General population utility valuation study.
This study obtained utility valuations from a Canadian general population perspective for 31 unique metastatic epidural spinal cord compression (MESCC) health states and determined the relative importance of MESCC-related consequences on quality-of-life.
Few prospective studies on the treatment of MESCC have collected quality-adjusted-life-year weights (termed “utilities”). Utilities are an important summative measure which distills health outcomes to a single number that can assist healthcare providers, patients, and policy makers in decision making.
We recruited a sample of 1138 adult Canadians using a market research company. Quota sampling was used to ensure that the participants were representative of the Canadian population in terms of age, sex, and province of residence. Using the validated MESCC module for the “Self-administered Online Assessment of Preferences” (SOAP) tool, participants were asked to rate six of the 31 MESCC health states, each of which presented varying severities of five MESCC-related dysfunctions (dependent; non-ambulatory; incontinent; pain; other symptoms).
Participants equally valued all MESCC-related dysfunctions which followed a pattern of diminishing marginal disutility (each additional consequence resulted in a smaller incremental decrease in utility than the previous). These results demonstrate that the general population values physical function equal to other facets of quality-of-life.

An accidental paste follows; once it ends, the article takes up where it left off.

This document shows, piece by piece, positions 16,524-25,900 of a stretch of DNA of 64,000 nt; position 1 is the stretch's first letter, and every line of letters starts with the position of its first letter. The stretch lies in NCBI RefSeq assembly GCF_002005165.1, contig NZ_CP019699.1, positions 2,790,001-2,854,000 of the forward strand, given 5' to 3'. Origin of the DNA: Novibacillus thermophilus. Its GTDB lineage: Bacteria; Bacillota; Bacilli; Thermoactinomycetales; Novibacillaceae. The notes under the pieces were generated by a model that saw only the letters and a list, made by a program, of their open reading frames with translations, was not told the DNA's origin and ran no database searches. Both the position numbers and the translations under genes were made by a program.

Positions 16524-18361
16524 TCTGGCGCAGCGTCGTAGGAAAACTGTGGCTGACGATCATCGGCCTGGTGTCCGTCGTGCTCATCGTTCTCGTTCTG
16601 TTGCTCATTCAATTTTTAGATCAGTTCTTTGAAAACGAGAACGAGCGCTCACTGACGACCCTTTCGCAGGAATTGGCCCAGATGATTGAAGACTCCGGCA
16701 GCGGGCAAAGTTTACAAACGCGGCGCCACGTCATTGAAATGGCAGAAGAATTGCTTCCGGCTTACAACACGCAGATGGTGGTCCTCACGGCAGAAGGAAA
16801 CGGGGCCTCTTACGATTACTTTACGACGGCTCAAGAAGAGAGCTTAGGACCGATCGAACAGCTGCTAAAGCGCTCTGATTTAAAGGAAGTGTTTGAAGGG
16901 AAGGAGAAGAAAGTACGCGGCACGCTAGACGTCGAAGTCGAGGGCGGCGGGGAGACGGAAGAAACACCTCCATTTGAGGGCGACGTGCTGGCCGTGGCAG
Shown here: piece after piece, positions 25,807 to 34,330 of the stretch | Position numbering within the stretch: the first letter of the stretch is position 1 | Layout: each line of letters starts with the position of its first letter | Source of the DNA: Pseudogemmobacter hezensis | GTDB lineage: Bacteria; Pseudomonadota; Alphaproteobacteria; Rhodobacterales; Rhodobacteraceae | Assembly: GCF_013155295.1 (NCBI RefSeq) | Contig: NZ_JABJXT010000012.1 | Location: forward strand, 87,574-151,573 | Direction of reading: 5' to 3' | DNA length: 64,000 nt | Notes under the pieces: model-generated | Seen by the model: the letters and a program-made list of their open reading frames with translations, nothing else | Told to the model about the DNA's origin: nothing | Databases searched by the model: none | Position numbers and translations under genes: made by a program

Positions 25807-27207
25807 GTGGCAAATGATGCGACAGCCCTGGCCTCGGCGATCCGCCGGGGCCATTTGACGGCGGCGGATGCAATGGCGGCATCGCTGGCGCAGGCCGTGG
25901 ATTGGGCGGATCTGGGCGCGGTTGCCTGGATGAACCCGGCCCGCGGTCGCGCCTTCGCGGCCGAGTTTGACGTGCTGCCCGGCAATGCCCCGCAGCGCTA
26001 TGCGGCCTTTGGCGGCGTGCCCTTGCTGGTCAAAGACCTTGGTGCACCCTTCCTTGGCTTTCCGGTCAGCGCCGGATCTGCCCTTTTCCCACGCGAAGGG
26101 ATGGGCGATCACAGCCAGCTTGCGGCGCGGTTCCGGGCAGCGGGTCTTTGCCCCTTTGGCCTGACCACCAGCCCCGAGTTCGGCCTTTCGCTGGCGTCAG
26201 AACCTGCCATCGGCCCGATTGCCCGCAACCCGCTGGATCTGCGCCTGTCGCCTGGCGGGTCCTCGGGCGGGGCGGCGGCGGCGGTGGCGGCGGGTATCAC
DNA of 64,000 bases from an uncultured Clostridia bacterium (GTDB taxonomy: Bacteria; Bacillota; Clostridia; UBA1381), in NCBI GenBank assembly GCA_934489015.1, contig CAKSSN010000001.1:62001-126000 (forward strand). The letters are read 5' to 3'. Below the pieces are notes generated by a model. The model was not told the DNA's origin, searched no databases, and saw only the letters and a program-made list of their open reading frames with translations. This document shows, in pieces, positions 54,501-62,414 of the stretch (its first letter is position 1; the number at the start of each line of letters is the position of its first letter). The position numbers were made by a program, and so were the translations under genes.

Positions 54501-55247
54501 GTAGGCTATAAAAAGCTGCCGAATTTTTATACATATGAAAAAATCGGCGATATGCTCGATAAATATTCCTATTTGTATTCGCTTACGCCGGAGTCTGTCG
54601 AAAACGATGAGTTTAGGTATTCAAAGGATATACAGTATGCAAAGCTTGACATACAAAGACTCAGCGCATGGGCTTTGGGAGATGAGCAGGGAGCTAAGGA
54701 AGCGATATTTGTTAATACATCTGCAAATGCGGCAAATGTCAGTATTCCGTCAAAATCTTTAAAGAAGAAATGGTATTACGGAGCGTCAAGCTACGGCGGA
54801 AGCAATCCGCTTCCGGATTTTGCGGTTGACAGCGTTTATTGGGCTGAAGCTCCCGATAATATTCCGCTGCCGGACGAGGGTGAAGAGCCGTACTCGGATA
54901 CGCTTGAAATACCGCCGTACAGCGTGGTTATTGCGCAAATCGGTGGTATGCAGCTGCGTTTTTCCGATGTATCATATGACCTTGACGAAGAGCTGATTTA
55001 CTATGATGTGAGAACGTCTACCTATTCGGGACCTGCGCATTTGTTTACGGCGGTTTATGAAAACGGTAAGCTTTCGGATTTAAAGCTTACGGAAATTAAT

We provide a comprehensive set of ex ante utility estimates for MESCC health states that can be used to help inform decision making. This is the first study reporting direct utility valuation for a spinal disorder. Our methodology offers a feasible solution for obtaining quality-of-life data without collecting generic health status questionnaire responses from patients.
Level of Evidence: 4
Quality-adjusted-life-year weights (utilities) from metastatic epidural spinal cord compression (MESCC) health state valuations provided by non-patient members of the general population. Participants equally valued all MESCC-related dysfunctions which followed a pattern of diminishing marginal disutility. This is the first study reporting direct utility valuation for a spinal disorder.
∗Department of Orthopaedic Surgery, Henry Ford Health System, Detroit, Michigan
†Division of Orthopaedic Surgery, The Ottawa Hospital, Ottawa, Ontario, Canada
‡Ottawa Hospital Research Institute, School of Epidemiology and Public Health, University of Ottawa Institute for Clinical Evaluative Sciences, Ottawa, Ontario, Canada
§School of Epidemiology and Public Health, University of Ottawa, Ottawa, Ontario, Canada.
Address correspondence and reprint requests to Markian A. Pahuta, MD, Department of Orthopaedic Surgery, Henry Ford Health System, 2799 West Grand Blvd, CFP-6, Detroit, MI 48202; E-mail: email@example.com
Received 4 October, 2018
Revised 4 December, 2018
Accepted 13 December, 2018
The manuscript submitted does not contain information about medical device(s)/drug(s).
The Hans K. Uthoff Fund grant funds were received in support of this work.
No relevant financial activities outside the submitted work.
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